The Happy Asylum-Seeker

“O” fled his home in the Arabian Peninsula eight months ago. His journey in search of safety took him from Africa to Eurasia then through much of South/Central America and Mexico.

Yesterday “O” was released from Stewart Detention Center, but guards dropped him off late at the Atlanta airport. He consequently missed his flight to the US West Coast and needed hospitality for the night. Thanks to the solidarity of the Atlanta Friends Meeting, we were able to welcome “O” just as we continue to welcome others released from detention during COVID-19.

After a harrowing journey alongside a sibling who sadly remains detained in another state, one could understand or even expect this final setback to at least be deflating. But not for “O”.

“O” turned to me with a “smize” (you know, that masked smile that is seen in the eyes…) and said, “Allah must have a reason why I get to spend time with you. And for that I am happy!”

Me and “O”.

I offered to take “O” out for his first meal in the US. “O” wanted to walk, so I described the breadth of cuisine that Decatur has to offer. After going through the extensive catalogue I added, “Oh, and of course there is American fast food,” and I listed the ones that came to mind. Guess what “O” selected…

“O” had never been to this particular restaurant. He ordered chicken medallions and fries. When asked what sauce he wanted, he had no clue. I informed the cashier it was “O’s” first time in this franchise restaurant and I requested a sampler of every sauce they have. I offered to pay for the extra sauces but the manager, overhearing our conversation interjected, “Let them have the sauce… on the house!”

“O” and I broke bread (or processed chicken nuggets) at an outdoor picnic table. As the night grew dark I sat in silence and listened to unimaginable stories. The last six years in his home country, “O” and his family lived without electricity. There were hints of the war and violence that caused him and his sibling to clandestinely leave in search of refuge. And there were many peaks-and-valleys stories about a journey into lands where “O” would meet other migrants from places like Haiti and Iran in god-forsaken places like the Darien Pass jungle of Colombia.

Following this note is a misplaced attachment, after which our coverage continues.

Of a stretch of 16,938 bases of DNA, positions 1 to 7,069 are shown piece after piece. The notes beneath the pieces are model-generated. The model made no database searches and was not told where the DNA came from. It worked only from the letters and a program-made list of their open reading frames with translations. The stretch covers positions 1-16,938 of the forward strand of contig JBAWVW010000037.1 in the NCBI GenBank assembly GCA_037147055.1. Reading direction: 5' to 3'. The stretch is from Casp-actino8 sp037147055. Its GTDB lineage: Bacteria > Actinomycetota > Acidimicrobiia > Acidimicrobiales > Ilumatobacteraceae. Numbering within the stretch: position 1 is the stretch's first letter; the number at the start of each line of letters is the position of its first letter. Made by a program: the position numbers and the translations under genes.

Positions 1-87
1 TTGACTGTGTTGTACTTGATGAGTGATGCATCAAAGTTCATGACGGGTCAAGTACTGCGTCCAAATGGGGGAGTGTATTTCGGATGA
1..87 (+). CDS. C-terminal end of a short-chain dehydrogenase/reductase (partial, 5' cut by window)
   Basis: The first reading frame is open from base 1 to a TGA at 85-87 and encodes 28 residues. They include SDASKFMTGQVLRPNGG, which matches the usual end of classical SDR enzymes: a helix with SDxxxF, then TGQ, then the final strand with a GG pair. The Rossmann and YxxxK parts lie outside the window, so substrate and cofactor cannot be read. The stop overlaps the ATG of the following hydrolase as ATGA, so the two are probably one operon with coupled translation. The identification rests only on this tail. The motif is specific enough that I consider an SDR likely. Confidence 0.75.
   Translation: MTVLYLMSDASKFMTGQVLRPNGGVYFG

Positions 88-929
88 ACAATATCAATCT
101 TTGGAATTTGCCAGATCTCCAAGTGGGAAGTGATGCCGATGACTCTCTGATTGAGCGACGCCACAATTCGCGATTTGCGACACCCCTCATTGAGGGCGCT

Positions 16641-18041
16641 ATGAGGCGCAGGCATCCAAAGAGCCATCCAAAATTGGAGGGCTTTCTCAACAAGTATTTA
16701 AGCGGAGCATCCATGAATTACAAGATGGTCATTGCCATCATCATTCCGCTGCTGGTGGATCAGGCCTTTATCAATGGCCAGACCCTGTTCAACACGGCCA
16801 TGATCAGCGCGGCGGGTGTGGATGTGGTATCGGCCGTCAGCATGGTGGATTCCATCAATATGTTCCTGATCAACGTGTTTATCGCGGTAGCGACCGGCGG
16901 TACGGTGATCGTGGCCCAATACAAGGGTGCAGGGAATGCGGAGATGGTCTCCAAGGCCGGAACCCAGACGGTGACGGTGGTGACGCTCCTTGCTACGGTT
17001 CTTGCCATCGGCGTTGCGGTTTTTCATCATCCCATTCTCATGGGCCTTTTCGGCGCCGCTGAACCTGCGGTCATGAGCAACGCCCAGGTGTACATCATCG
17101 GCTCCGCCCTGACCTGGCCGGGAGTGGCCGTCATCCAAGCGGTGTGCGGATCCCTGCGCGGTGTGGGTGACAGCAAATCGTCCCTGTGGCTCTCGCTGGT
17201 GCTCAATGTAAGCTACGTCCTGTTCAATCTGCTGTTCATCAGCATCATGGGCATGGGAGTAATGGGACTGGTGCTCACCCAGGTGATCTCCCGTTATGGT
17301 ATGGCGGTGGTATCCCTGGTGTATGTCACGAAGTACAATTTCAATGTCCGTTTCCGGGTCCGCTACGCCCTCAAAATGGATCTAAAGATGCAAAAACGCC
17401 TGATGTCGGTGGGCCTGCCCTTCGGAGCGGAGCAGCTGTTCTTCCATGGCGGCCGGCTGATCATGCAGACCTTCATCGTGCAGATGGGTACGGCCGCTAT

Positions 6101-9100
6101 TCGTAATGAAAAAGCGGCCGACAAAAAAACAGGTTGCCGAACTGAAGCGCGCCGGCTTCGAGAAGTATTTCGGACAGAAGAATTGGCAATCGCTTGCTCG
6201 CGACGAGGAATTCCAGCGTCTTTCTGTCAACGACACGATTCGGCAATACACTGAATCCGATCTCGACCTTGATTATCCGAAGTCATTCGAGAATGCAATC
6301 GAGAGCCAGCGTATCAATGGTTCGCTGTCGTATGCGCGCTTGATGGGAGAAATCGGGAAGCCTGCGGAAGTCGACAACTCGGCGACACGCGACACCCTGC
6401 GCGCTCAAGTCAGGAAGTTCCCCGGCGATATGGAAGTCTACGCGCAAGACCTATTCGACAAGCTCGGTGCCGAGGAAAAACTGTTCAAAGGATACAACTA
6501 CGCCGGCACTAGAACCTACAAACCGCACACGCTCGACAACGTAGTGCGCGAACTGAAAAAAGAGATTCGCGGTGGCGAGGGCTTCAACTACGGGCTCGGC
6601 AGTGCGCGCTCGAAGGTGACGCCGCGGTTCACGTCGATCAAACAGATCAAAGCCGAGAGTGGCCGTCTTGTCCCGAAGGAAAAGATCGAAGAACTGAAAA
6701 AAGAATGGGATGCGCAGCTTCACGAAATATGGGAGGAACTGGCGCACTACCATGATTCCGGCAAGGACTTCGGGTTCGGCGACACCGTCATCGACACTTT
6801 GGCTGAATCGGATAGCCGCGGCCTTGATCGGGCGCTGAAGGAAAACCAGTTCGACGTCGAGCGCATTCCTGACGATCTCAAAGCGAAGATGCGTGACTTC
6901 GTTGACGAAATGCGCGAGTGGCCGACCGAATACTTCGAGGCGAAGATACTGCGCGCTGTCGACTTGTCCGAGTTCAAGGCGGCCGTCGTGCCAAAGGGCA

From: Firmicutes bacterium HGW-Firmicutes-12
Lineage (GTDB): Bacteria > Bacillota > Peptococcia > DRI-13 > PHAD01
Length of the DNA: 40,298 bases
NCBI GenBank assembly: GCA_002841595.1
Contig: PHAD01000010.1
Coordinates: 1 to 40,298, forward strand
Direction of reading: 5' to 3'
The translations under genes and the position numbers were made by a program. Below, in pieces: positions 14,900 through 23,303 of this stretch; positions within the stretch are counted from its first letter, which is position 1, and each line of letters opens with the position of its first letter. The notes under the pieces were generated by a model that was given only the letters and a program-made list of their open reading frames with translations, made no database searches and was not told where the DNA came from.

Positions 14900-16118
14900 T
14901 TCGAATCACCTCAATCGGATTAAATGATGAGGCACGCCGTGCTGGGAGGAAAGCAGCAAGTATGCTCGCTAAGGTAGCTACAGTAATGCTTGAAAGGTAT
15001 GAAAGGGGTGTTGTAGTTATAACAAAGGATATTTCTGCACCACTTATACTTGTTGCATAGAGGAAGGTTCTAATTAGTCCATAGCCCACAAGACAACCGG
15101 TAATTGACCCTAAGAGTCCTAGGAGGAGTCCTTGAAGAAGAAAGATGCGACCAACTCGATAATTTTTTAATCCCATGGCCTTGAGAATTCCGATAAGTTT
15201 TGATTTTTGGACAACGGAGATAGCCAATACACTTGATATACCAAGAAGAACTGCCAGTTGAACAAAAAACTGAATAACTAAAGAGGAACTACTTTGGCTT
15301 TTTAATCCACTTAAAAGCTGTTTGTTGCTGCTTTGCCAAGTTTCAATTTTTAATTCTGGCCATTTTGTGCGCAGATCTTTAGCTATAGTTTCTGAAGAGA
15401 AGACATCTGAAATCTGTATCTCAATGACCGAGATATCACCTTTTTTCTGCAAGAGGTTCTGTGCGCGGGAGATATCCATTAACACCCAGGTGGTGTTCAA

Early this morning, after “O’s” prayers, we traveled to the airport. He’s going to live with a relative he has never met. In the car, with masks on, windows down, and “O” sitting in the back passenger-side seat, I asked him what kind of music he enjoyed. I played some Arabic music but he informed me that American pop music has actually been an enjoyable way for him to learn his English. So I turned on some pop music and Pharrell Williams’ song “Happy” came on.”Oh, I love that song! I’ve heard it recorded in many different languages all over the world,” this young man said with his trademark blissful tone.

“O” leaves the Atlanta Friends Meeting bound for the airport.

Please hold “O” in the Light as he awaits reunification with his sibling who remains in detention. And may joy, hope, and resolve continue to guide “O” as he seeks asylum in the United States.

Please hold “O” in the Light as he awaits reunification with his sibling who remains in detention. May joy, hope, and resolve continue to guide “O” as he seeks asylum in the United States.

Because I’m happy;
Clap along if you feel like a room without a roof…
Because I’m happy;
Clap along if you feel like happiness is the truth…
Because I’m happy;
Clap along if you know what happiness is to you…
Because I’m happy;
Clap along if you feel like that’s what you wanna do…

Listen to this iconic tune in “O’s” first language, Arabic:

1 thought on “The Happy Asylum-Seeker”

Leave a Reply

Fill in your details below or click an icon to log in:

WordPress.com Logo

You are commenting using your WordPress.com account. Log Out /  Change )

Google photo

You are commenting using your Google account. Log Out /  Change )

Twitter picture

You are commenting using your Twitter account. Log Out /  Change )

Facebook photo

You are commenting using your Facebook account. Log Out /  Change )

Connecting to %s